Information contributed by meta-analysis in exposure–response modeling: application to phase 2 dose selection of guselkumab in patients with moderate-to-severe psoriasis
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- Hu, C., Wasfi, Y., Zhuang, Y. et al. J Pharmacokinet Pharmacodyn (2014) 41: 239. doi:10.1007/s10928-014-9360-6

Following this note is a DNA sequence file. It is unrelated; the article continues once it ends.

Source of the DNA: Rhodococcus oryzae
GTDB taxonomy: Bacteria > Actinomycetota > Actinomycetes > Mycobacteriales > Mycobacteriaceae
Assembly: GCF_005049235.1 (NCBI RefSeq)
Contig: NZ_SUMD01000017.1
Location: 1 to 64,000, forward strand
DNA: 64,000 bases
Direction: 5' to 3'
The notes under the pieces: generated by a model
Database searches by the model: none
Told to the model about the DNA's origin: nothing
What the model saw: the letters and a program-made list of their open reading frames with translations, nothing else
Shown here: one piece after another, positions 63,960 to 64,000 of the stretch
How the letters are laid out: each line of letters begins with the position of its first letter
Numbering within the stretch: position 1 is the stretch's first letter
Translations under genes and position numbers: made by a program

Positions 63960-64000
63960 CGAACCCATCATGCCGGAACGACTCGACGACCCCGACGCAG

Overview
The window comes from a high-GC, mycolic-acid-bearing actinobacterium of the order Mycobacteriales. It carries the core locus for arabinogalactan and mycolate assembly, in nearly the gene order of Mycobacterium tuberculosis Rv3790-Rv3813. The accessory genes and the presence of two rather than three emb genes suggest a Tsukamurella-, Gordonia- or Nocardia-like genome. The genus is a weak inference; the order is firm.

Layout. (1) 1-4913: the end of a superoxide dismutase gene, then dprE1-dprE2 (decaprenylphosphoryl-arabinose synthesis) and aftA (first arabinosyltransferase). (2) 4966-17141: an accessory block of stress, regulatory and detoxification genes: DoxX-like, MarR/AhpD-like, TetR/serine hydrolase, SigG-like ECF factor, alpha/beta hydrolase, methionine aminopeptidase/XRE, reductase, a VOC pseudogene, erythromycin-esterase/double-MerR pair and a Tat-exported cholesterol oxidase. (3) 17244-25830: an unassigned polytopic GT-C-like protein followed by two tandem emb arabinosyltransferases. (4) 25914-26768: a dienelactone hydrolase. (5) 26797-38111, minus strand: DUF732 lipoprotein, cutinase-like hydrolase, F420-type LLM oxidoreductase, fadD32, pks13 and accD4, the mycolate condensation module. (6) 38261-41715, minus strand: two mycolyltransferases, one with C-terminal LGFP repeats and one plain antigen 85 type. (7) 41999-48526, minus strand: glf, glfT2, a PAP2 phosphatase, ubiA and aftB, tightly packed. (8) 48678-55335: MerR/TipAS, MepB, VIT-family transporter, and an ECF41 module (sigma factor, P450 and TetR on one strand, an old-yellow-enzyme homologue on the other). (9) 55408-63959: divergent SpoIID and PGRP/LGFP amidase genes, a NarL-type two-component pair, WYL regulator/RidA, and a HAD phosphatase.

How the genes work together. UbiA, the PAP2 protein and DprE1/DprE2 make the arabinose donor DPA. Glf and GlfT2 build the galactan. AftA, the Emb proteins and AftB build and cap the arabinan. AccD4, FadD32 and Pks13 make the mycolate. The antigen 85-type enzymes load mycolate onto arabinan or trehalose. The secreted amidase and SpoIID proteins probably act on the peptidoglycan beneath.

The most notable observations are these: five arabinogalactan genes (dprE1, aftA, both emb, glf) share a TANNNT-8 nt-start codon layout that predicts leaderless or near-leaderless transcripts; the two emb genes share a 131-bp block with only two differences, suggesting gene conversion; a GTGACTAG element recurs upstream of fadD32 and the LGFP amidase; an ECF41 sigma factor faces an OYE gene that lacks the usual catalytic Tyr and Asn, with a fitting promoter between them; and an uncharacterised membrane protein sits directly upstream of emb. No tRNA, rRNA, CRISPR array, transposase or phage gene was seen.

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Ustekinumab, a human immunoglobulin G1 kappa (IgG1κ) monoclonal antibody that binds with high affinity to human interleukin (IL)-12 and IL-23, has been approved to treat patients with psoriasis. Guselkumab is a related human IgG1 monoclonal antibody in clinical development which specifically blocks IL-23. The objective of this study was to study the exposure–response relationship of guselkumab to guide dose selection for a Phase 2 study in patients with moderate-to-severe psoriasis. Data were available from a Phase 1 study of 47 healthy subjects and 24 patients with psoriasis who received various doses of guselkumab. Disease severity was assessed using Psoriasis Area and Severity Index (PASI) scores in all studies. Individual pharmacokinetic parameters were derived from population pharmacokinetics modeling for the purpose of exposure–response modeling to guide dosing regimen selection. A population mechanism-based exposure–response model of guselkumab was developed to evaluate the association of guselkumab dosing with PASI scores using a Type I indirect response model, with placebo effect empirically modeled. The model was subsequently updated, first by incorporating data from psoriasis patients who received placebo (n = 765) and from patients actively treated with ustekinumab 45 or 90 mg (n = 1,230) in two ustekinumab Phase 3 trials. Inclusion of this additional ustekinumab data and the consequent contributions to specific model components substantially reduced uncertainties in all model components except for one parameter. Additional sensitivity analyses showed that the dose selection decision was robust to this remaining uncertainty. The described approach underscores the importance of utilizing all available sources of information in dose selection decisions, along with the importance of effective development team interaction.